The Words of War

Two works by Commander Edward L. Beach—one a historical account, the other a classic novel of World War II—demonstrate how iron entered a submarine captain’s soul.

“On July 20, 1943, USS Wahoo completed her overhaul in Mare Island Navy Yard, and departed for Pearl Harbor, carrying her skipper, Mush Morton, into his last action with the enemy and to his final resting place somewhere in the Sea of Japan. But before Wahoo left, her executive Officer, whom Morton had once characterized as ‘the bravest man I know,’ was detached and given command of the uncompleted Tang, then building at Mare Island. The two men separated with visions of meeting in the not-too-distant future—perhaps to carry out combined operations together. Less than three months later Mush Morton and his Wahoo were dead.
    
“Now, O’Kane was not an oversentimental man, and he was as ready as the next to accept the trials of war and the losses that inevitably must come with them. But only one who has experienced the extinction of a whole unit of comrades without trace can fully appreciate the icy fingers which must have clutched around his heart when he received the grim news back in the temporary safety of Mare Island. The effect, perhaps, was not fully evident, since he simply went on with his preparations to ready Tang for war. Only O’Kane himself—and perhaps even he did not fully realize how deeply the iron had entered into his soul—could have given a hint of his dedication. For Tang and Dick O’Kane had a mission of vengeance to carry out.”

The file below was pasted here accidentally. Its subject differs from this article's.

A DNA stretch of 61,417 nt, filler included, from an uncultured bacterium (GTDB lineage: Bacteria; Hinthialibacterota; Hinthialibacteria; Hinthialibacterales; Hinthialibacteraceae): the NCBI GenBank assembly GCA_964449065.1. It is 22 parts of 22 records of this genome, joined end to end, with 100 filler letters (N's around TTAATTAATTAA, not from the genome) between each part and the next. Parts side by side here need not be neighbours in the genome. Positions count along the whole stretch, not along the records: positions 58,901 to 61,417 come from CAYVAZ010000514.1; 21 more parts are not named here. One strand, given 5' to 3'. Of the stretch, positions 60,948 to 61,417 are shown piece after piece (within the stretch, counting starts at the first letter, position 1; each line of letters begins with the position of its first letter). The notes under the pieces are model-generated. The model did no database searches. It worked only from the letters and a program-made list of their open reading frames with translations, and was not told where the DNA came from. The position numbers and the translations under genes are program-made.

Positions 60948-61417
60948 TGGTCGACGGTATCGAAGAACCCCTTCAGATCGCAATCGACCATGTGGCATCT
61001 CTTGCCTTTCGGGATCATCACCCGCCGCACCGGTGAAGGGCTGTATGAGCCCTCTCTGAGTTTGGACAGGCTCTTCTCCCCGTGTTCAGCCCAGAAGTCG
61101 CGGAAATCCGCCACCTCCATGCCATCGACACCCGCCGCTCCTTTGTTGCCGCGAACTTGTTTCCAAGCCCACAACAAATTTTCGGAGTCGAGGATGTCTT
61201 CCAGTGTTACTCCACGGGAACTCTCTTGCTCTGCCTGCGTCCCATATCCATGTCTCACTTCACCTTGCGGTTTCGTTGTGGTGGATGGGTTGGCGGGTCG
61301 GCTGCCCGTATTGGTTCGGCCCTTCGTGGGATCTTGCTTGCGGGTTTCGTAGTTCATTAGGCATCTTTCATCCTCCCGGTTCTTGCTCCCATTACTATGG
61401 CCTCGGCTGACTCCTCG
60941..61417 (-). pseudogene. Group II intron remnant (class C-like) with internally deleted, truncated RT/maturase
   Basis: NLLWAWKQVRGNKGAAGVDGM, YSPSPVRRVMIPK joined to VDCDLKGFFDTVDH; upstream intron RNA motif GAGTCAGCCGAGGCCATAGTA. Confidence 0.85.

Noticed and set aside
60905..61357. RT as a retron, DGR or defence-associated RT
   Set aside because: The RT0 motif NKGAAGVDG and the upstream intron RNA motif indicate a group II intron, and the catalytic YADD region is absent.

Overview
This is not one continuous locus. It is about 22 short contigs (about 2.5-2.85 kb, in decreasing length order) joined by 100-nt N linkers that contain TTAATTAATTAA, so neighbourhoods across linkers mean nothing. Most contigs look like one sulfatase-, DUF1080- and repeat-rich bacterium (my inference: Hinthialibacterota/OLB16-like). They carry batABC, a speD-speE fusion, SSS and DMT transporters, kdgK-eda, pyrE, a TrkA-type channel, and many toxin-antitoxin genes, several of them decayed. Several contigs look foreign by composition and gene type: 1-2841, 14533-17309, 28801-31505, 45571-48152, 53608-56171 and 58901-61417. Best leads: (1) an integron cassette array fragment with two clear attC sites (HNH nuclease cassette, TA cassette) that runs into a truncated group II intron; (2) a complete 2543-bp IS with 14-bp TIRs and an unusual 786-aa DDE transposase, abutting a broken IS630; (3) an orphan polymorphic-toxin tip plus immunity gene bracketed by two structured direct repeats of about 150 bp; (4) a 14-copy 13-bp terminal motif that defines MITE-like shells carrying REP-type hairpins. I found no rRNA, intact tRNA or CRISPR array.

– Captain Edward L. Beach, Submarine!, pages 173–174

When I was a child, my family vacationed during summers at my uncle’s small beach house in Waveland, Mississippi, located on a sandy hill just a few hundred yards up from the beach and warm breezes coming off the Gulf of Mexico. There was a small bookshelf in the den, and I found a book with a green jacket that included a shark and a submarine on the cover (see photo below). Thinking that the story would have to incorporate the shark, I started reading at night on the screened-in front porch about how the submarine skipper was involved in a duel with a Japanese destroyer captain named Bungo Pete somewhere far off in the Pacific Ocean during World War II. The novel was the classic Run Silent, Run Deep by Commander Edward L. Beach, and I found out that he was a real-life submarine captain and veteran from the war.